The title of this posting–“Respect Your Parents and Elders”–is the second commandment of the 10 commandments of Taekwondo.  The incident you are about to read will show why this commandment is very important for kids to learn today.

By now most of you may have already heard of the news about Karen Klein–a 68-year old bus monitor from New York–who was bullied by 7th graders while on her bus monitoring duty.  The video (shown below) has gone viral, and has been viewed over 3 million times by people all over the world.

WARNING, the language used by the kids in the video are pretty graphic.  If you have a head set,  use it so your young ones don’t hear and emulate such vulgar language.

For whatever reason, the kids in this video thought that harassing and bullying Karen Klein was fun.  Fortunately, the rest of the world didn’t see it that way.  An outpouring of support both morally and monetarily came in from various places through her facebook page as well as a fundraising site, which by now shows that her supporters have raised over $630,000 to send Mrs. Klein on vacation.  Note that the original goal was $5,000.

The disrespectful kids, along with their parents, have since apologized to Mrs. Klein.  I’m not sure how sincere those apologies are; regardless, these kids will be permanently marked as bullies because this video will forever exist on the Internet, serving as a reminder of the pains they’ve caused a fellow human being.

Bullying another person isn’t nice.  It goes against the tenet of courtesy–the first tenet of the 6 tenets of Taekwondo.  When you have “courtesy”, you treat people with respect, regardless of age or gender.

I hope the kids in the above video have learned their lesson, and parents who see this video remind their kids about respect, and how disrespecting others can negatively impact them and others around them.

Kids, please respect your parents and elders!  You will be better for it.

Taekwondo child bowing to show respect

Taekwondo child bowing to show respect

As a parent, you might have this lingering question–“Is Taekwondo good for my child?”

The simple answer to this “yes”, for the following reasons:

  • Respect.  Taekwondo teaches kids to show respect; at our Taekwondo school, the student begins by bowing to staff, students, and guests as soon as they enter the training hall.
  • Motor Skills.  Children perform drills which help them become more coordinated–helping them improve their motor skills.
  • Self-defense.  Kids learn that Taekwondo is only for self-defense.
  • Agility and Skill.  Kids learn about the Olympic sport of Taekwondo and through training improve their agility and skill.
  • Self-confidence.  Through training and testing, children are able to build their self-confidence.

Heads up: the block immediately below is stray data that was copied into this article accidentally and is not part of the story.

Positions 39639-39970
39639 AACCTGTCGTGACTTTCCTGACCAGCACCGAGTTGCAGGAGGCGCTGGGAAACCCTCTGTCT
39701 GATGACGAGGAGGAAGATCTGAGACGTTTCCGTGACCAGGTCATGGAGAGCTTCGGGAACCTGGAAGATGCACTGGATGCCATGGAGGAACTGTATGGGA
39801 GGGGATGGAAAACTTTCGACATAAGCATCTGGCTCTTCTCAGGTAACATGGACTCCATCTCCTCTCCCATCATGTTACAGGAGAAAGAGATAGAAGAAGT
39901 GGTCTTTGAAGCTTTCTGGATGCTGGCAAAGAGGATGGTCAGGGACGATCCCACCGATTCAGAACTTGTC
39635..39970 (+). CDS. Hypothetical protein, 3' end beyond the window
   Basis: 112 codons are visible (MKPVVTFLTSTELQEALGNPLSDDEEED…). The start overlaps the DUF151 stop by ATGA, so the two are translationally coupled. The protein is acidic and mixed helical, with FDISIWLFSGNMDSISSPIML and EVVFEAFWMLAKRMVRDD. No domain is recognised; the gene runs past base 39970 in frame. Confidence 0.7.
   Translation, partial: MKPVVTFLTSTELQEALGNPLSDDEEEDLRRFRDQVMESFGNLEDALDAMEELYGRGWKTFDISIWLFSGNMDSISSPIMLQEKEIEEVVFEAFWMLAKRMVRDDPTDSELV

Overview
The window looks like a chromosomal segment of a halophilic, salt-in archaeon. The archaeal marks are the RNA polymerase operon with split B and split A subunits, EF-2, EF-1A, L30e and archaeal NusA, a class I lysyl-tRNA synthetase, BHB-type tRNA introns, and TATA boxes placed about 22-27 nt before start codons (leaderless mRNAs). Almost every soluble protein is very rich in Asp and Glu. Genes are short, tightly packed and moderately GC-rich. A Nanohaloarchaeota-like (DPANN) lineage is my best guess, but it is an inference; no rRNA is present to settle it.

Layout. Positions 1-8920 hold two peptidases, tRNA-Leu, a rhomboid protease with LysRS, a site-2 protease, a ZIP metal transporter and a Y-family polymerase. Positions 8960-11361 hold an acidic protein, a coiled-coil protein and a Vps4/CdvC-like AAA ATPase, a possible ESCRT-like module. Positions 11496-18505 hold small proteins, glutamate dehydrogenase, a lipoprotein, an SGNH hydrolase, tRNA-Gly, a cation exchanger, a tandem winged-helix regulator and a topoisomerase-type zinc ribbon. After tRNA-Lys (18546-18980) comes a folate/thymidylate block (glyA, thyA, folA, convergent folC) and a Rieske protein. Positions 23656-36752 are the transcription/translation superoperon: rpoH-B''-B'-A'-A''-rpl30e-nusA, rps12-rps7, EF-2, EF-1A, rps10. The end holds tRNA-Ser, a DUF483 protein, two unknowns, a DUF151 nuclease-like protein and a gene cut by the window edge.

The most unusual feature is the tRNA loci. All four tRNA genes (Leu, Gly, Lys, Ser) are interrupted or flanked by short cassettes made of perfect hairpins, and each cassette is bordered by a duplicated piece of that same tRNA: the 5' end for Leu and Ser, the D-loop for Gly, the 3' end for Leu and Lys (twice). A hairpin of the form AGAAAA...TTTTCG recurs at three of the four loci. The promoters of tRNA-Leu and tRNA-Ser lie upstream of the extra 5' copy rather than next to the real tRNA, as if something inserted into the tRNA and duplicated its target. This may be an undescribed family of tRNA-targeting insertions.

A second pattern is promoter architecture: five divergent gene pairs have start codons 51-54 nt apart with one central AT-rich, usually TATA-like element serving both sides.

• Leadership.  As children move up in rank, they learn to set goals and objectives to reach their goals.  At higher belt levels, they are taught to lead the class through warm up exercises.
  • Code of Conduct.  Kids learn about the tenets of Taekwondo–courtesy, integrity, perseverance, self-control, indomitable spirit, and victory.
If your kids take Taekwondo, how has it change them?  Please share your thoughts by posting comments below.

Members and family at the anti-bully campaign

Members and family at the anti-bully campaign

Family and members pose for a picture after a successful demonstration by the members.

On Saturday, 25 Sep 2010, a group of students and family members participated in a community sponsored anti-bullying campaign.  The event was held at the Impact Teen Center, 725 N. El Dorado, Stockton, CA.  The kids performed to show their various skills in forms, weapons, self-defense, board breaking, and kicking combinations.  Awesome jobs kids!  You looked good out there.

Thank you to the students, the parents who supported them, and Sabumnim Jamie for putting the demonstration together.  This is just one of the many ways the kids are learning to support their community–especially for such a good cause like this anti-bully campaign.

By the way, this event would not been possible without the coordination efforts of Mrs. Forlanda, Koryo FTC Program Director, and the support of Gloria Allen, our local Stockton Unified School District board member.  So a big “thank you” to both for making this opportunity possible.

Here’s a video of the demo:

  1. Children shall greet their parents with “Hi, Mom! and “Hi, Dad!” when they enter the home and tell their parents “Goodbye!” when they leave.
  2. Children will always be respectful of their parents, teachers, and elders.
  3. Children will be kind to their brothers and sisters.
  4. Children will keep the household neat and clean.
  5. Children will keep their hair, body, and teeth clean  daily.
  6. Children will not interrupt adult conversations.
  7. Children shall fix The Recipe for Straight ‘A’s Daily!
    • When you come home from school, open the refrigerator and have a glass of milk or juice. 
      Open your book to review what you studied today.
    • Do your homework.
    • Preview what you will study tomorrow.